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PETA accuses SeaWorld of spying

July 14, 2015, 3:00 PM UTC
Some aquariums scaling back amid controversy
SeaWorld is heavily emphasizing conservation amid controversy over its killer whales, and it is not alone. Some aquariums around North America have begun scaling back marine mammal programs - including shows and breeding - amid controversy over keeping these animals captive. (George Skene/Orlando Sentinel/MCT via Getty Images)
Photograph by Orlando Sentinel MCT — Getty Images

The battle between SeaWorld (SEAS) and the People for the Ethical Treatment of Animals has just gotten a juicy new twist — the activist group is accusing the amusement park operating company of planting a mole inside its ranks.

Essentially it boils down to this — for the past few years, as Bloomberg reports, an activist by the name of Thomas Jones has been protesting and working with PETA in its actions against SeaWorld. But PETA now believes that the man they knew as Thomas Jones is actually Paul McComb, who has been at SeaWorld since 2008.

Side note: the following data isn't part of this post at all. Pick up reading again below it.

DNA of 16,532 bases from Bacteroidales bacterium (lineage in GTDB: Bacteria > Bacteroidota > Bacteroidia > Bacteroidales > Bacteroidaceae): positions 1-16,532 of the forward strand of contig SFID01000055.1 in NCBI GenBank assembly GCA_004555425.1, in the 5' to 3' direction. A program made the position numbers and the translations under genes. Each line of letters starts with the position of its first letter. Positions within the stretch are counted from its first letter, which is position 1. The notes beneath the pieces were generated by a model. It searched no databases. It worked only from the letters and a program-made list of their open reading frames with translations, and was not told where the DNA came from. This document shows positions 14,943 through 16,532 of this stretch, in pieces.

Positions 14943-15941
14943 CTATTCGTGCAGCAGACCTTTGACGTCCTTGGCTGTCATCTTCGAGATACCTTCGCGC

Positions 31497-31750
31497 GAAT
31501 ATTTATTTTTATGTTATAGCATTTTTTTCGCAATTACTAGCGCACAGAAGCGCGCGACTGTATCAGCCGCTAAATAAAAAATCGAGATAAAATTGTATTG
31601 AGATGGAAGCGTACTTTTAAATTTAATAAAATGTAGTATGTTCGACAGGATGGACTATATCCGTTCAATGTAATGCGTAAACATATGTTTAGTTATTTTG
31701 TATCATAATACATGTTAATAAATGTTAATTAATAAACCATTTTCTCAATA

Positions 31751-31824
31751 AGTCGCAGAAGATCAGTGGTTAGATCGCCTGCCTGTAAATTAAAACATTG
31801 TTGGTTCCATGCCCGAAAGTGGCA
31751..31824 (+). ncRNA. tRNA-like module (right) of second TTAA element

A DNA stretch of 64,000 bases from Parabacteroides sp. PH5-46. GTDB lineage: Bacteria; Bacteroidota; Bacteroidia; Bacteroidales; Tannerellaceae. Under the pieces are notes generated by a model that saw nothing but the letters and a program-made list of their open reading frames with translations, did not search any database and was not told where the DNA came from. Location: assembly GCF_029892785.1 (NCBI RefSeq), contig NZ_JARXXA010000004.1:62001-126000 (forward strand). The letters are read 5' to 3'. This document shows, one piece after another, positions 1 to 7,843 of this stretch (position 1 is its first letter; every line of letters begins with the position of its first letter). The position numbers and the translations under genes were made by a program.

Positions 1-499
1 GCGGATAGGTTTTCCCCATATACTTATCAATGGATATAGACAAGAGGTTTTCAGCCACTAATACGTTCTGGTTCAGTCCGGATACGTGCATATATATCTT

SeaWorld didn’t comment to Bloomberg about McComb, only offering this statement from spokesman Fred Jacobs:

“We are focused on the safety of our team members, guests and animals, and beyond that we do not comment on our security operations. This is a responsibility that we take very seriously, especially as animal rights groups have become increasingly extreme in their rhetoric and tactics.”

For a company still recovering from the explosive documentary Blackfish, which detailed alleged abuses of orca whales in SeaWorld’s care, and which has seen bad ticket sales for a few years, this would be another embarrassing episode.

For more on how the alleged cloak-and-dagger routine went down, head to Bloomberg.